One of my laments, however, is that often these hipster machines aren't very good. I mean, I get the idea of authenticity, but I can't help feeling that a skinny-jeaned noob on a bike that's rocking drum brakes and bias tires is only going to get himself authentically maimed (a). And here is where the Ducati Scrambler is so awesome. It is not a throwback but a progression.

Ducati says this Scrambler is its vision of what the bike would be today had the line not been discontinued some 40 years ago. It's similar to the thinking behind all of Indian's bikes. I'm not sure I entirely buy Ducati's rhetoric but, who cares? It's a lovely bike.

Ducati Scrambler Urban Enduro

A lovely bike that is almost certainly not supposed to tackle anything more challenging than a fire road, despite its looks and tires. But, again, that's OK by me because the Scrambler appears to be a solid machine for road use. Its 803-cc V-twin engine pumps out a claimed 75 hp, which means that, although it's also not designed for long-haul journeys, if some dumb-as-I-was-in-college hipster kid decided he or she wanted to travel America on the thing he/she would at least have more than enough power to do so.

In addition, said hipster youth (or youth at heart -- hell, I'd probably still attempt such a road trip) will be aided by anti-lock brakes, LED lighting and a USB charger under the seat. That last feature is so obvious and simple that you kind of feel embarrassed for motorcycle manufacturers that it hasn't already been standard for the past half decade.

It is a feature, too, that speaks to the fact Ducati has gotten it so right with this model. Or, should I say, series of models. Because Ducati has cleverly seen where Triumph has benefited from dressing up the Bonneville in different guises, and will be offering several variants of the Scrambler right out of the gate. Along with the Scrambler there's the Scrambler Classic, the Scrambler Urban Enduro, the Scrambler Full Throttle and the Scrambler Grand Slam Breakfast with your choice of hash browns or toast.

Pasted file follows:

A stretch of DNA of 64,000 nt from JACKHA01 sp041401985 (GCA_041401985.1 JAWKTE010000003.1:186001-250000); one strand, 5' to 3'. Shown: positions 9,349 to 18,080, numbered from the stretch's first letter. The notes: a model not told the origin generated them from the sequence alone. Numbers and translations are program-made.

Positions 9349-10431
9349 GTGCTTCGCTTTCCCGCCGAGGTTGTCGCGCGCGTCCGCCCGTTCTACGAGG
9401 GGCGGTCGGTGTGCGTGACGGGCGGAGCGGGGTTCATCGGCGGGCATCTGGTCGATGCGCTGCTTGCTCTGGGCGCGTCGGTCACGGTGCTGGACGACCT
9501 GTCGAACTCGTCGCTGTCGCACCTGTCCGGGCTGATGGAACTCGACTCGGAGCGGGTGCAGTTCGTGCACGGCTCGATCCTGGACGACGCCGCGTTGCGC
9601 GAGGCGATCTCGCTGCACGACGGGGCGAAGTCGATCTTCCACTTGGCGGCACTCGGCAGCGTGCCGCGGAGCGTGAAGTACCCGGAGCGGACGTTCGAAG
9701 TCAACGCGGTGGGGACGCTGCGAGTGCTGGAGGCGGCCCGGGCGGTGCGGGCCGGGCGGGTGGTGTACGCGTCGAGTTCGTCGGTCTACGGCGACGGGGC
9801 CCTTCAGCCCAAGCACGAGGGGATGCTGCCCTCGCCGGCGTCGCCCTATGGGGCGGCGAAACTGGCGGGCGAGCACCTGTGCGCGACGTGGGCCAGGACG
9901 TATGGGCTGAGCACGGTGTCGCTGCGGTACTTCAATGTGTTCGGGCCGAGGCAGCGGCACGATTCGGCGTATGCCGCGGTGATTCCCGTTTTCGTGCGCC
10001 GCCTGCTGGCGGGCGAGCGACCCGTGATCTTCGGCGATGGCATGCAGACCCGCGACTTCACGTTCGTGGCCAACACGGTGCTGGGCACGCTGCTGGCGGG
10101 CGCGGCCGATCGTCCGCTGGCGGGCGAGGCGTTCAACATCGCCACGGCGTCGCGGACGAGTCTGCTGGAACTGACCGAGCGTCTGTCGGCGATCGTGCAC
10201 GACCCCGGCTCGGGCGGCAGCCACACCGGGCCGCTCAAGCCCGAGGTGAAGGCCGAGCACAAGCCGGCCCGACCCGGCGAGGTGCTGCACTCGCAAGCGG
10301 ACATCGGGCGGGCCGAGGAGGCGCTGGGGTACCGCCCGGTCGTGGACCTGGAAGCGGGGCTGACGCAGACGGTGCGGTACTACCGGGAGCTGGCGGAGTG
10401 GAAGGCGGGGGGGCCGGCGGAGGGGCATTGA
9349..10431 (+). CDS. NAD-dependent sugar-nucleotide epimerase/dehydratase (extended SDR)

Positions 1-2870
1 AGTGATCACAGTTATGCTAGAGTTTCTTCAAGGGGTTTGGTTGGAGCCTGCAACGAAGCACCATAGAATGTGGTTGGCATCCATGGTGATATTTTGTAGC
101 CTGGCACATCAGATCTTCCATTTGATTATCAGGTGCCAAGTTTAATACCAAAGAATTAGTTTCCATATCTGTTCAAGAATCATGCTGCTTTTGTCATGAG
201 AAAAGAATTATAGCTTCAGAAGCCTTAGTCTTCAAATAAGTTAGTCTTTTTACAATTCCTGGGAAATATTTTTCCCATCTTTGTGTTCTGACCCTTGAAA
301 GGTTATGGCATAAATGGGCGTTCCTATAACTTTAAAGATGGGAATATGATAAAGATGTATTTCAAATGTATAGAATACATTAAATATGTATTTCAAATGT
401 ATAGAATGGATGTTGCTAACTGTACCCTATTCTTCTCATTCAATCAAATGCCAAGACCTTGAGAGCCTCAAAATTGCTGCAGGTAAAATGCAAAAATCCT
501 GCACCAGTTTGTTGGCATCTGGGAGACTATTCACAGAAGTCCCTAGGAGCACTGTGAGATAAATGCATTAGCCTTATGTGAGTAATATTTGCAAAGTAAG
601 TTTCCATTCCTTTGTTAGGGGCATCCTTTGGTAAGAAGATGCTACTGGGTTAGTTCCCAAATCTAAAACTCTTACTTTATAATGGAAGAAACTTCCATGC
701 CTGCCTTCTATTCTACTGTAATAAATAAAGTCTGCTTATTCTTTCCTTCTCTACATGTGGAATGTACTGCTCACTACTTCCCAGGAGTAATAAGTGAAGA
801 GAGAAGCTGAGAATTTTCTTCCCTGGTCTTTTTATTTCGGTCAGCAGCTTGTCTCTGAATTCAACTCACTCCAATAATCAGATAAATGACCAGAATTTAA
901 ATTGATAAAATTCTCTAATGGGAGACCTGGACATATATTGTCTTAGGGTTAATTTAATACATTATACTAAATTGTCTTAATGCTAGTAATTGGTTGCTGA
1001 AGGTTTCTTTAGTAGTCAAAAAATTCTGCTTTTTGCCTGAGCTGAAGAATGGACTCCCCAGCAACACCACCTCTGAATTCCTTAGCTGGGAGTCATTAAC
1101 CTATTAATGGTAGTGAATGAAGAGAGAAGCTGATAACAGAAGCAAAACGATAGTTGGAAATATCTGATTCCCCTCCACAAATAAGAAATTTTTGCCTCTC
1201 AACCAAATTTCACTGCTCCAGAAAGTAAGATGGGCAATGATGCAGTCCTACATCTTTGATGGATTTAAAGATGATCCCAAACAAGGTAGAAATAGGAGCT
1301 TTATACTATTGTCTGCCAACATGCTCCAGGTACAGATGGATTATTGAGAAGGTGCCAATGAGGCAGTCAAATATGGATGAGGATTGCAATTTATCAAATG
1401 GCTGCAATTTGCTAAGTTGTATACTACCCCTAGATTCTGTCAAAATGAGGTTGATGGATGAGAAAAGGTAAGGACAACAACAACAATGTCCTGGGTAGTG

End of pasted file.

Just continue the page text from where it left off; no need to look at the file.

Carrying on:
OK, I made that last one up.

But the point is that Ducati seems to have put a lot of effort into this venture, taking the time to consider the little things. And still the price is not as brutal as you'd expect. Here in the UK, the standard red Scrambler will cost £6,895. Compare that with the £6,799 being asked for the heavier, less powerful and technologically inferior Triumph Bonneville.


This bike, y'all. I am so enamoured of this bike that I can't even think of intelligent things to say about it. That's part of what I love about it. It's the sort of machine that just sends your imagination spiralling off into that happy place of "My Life Could Be Like This!" Like when you visit a new town and you find the perfect restaurant or coffee shop, so you sit there and imagine what your life would be like if you lived in that place.

And of course you don't think about the day-to-day stuff. You don't think about bills and commutes. You don't think about house prices and finding good schools for your kids. You think about the cool places you'd eat, the fun events you'd go to. In your imagination, every day in this new city would be cinematic and amazing.

So, you look at a Ducati Scrambler and the happy-excited part of your brain goes: "OMG! I could put a rack and a screen on that thing for cheap, load it up with luggage bought at an army surplus store and travel to... uhm... I don't know! Hell, who cares! I'd just head out without a map. I'd find my way to places by asking directions, and if the directions were wrong that would just add to the adventure!"